On the 6th July the Mayor made a statement explaining why the hurried decision was made, one which again came in for scathing criticism as to which ‘stakeholders’ views were actually considered, with particular mention of road haulage operators who work in the capital every day. He said:

“Given we are responding to exceptional and urgent circumstances and the changes are only temporary, it was not practicable or required to conduct a formal lengthy consultation. Nonetheless, Transport for London (TfL) and I invited responses from stakeholders and the public to understand their views.

”Approximately 14,000 emails and letters were received through the TfL ‘yoursay’ email address and the GLA. The issues raised in public and stakeholder responses have been considered through the impact assessment. A broad range of supportive views and concerns were raised.

”People expressed support for measures due to concerns about high levels of traffic, air pollution and road safety, as well as concerns about impacts of the changes on residents, shielding residents and vulnerable people reliant on volunteers, as well as businesses and the economy. The Integrated Impact Assessment took into account the views submitted by stakeholders and the public. Additional mitigation measures were identified as a result. The IIA was published alongside the decision form.”

The challenge to the increase in the charge contains a whole raft of questions, the crux of which query as to where the evidence is that shows these measures will actually reduce traffic to any extent and are not simply a revenue earning exercise. The salient points are:

  • The changes mean the charge will operate from 7am-10pm from Monday June 22, seven days a week. Before the change it operated only 7am-6pm and only on weekdays. Where is the evidence that extending the payment charge to 10pm every day will reduce congestion between 6pm and 10pm?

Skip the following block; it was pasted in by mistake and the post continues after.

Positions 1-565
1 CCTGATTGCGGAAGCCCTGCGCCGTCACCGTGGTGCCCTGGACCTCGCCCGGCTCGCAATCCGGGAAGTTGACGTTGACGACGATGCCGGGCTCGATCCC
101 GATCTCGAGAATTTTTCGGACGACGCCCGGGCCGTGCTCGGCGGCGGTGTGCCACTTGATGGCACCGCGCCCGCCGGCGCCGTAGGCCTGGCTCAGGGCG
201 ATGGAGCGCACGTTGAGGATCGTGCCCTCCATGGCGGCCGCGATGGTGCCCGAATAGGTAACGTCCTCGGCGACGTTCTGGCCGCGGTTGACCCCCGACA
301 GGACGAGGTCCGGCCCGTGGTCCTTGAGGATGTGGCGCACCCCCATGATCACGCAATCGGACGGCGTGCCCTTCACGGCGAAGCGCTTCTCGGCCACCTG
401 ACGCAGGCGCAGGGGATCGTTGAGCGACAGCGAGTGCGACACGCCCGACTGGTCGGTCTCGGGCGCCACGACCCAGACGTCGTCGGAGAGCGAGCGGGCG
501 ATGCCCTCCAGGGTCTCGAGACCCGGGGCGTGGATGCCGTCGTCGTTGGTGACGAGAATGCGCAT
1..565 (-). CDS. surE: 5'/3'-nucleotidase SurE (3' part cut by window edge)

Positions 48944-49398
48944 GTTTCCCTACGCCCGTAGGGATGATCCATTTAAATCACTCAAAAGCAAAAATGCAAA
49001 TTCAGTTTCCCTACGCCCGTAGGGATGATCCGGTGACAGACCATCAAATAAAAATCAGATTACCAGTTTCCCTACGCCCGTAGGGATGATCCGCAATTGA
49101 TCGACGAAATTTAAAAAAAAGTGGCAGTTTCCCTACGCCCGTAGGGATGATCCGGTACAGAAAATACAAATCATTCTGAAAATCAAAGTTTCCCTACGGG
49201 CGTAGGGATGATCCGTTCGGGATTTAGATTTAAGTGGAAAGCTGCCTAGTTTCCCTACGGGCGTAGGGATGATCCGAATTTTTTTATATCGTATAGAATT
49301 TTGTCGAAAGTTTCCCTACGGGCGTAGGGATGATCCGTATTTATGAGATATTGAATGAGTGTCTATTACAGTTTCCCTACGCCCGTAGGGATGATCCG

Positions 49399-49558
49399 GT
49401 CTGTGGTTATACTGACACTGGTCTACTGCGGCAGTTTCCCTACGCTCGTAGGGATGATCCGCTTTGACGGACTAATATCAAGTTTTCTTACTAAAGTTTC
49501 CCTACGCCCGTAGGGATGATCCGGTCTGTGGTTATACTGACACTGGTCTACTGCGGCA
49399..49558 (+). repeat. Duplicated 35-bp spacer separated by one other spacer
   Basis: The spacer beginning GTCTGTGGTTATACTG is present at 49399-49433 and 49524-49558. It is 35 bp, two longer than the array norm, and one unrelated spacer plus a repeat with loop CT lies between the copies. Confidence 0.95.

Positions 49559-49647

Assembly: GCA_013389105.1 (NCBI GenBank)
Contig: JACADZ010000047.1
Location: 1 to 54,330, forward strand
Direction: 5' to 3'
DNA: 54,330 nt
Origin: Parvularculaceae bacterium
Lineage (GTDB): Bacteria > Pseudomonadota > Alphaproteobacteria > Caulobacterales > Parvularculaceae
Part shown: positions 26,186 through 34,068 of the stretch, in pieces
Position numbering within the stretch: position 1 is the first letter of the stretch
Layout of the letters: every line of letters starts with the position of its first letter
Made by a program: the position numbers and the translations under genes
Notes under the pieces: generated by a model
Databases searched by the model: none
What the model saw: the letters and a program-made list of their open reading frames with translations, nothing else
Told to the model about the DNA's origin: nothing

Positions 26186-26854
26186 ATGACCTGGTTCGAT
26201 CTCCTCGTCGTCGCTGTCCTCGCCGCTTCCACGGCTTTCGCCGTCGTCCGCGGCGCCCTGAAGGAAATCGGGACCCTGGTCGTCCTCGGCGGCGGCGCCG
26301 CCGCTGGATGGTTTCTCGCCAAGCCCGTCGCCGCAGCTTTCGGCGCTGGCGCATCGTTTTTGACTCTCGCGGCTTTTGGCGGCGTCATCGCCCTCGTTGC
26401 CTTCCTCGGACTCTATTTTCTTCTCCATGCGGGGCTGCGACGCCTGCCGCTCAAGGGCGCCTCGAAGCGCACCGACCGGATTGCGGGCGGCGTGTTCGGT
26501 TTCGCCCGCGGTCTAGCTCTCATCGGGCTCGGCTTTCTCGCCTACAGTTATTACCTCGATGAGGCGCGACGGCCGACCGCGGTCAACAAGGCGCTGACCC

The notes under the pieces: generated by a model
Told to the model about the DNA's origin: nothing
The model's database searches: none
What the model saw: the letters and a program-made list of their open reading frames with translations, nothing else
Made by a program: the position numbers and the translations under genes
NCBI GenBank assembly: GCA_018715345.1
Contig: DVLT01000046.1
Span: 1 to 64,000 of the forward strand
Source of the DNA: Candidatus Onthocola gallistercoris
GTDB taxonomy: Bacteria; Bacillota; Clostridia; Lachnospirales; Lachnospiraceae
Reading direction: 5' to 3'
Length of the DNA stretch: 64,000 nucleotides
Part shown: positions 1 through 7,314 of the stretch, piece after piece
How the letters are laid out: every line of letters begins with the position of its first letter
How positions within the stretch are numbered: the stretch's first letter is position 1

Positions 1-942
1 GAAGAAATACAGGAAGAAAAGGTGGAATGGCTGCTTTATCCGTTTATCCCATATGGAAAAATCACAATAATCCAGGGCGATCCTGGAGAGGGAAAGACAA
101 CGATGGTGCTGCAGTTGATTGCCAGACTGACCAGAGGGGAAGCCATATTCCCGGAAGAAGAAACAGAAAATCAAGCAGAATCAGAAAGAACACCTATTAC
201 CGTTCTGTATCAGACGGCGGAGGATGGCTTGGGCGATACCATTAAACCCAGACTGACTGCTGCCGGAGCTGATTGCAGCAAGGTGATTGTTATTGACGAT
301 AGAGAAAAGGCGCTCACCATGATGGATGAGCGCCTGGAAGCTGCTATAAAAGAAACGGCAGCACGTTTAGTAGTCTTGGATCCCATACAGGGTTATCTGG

• How long is this temporary increase in the congestion charge to be?
  • What is the Mayor’s congestion charge plan in terms of duration, charging period and cost to drivers after the current temporary implementation period ends?
  • As cycle lanes are proven to increase traffic congestion, and therefore pollution, will the Mayor charge cyclists to use their dedicated areas of travel to help in reducing his record debt?
  • TfL has suffered a 90% per cent decline in revenues during the Covid-19 lockdown. Bearing this in mind, why is it only motorists, van drivers and truckers who must fork out extra money, to help reduce London’s debt?
  • Why are river traffic, air traffic, construction equipment/works, wood burners, air conditioning equipment etc. excluded from any charges, considering they contribute more to pollution than passenger cars? By charging theses sources of emissions too, would help the Mayor reduce his record deficit.
  • What is the economic impact on the following because of current punitive changes to the Congestion Charge? Businesses in the Zone, tourism, cinemas, theatres, restaurants, museums, hauliers, private taxis etc.

FairFuelUK took its own Road User Poll earlier this month. It says the divide between cyclists and drivers consciously created by Sadiq Khan is as wide as the Grand Canyon and the survey, which yielded 25,769 responses between July 8th and July 12th shows 91.3% of cyclists are against FFUK/ABD taking legal action whilst 80.9% of drivers support FFUK/ABD taking legal action.

One of Mr Khan’s political opponents Shaun Bailey, the Conservative candidate for mayor, stated his own viewpoint on Mr Khan’s unilateral actions, saying:

“The mayor has been so political that every time the government has ridden to his rescue, he’s punished them for doing it.” Pointing out that the government has already had to bail TfL out to the tune of £3.6 billion for Crossrail. He hasn’t acknowledged that this is all down to his poor management.

“He’s saying about the Congestion Charge that it’s entirely the government’s fault that they made him put it up, but that’s disingenuous. Being a good politician is great, but he is a bad mayor. London does not have an economy if it does not have a public transport system, but he has utterly smashed the finances to pieces in order to make himself look good.

“When the government comes to help him, he then tries to make it their fault. He claims to have balanced the books prior to this but it’s simply not true. He cut 30% of TfL’s staff. We have lost £1.3 billion in income on Crossrail. We are paying £400 million a year in interest payments, and we’ve lost 17 of 25 projects. Ken (Livingstone) and Boris (Johnson) were building things, but he has not built anything, he is behind in his housing targets. He’s preventing the economic recovery of this country by stifling the capital.”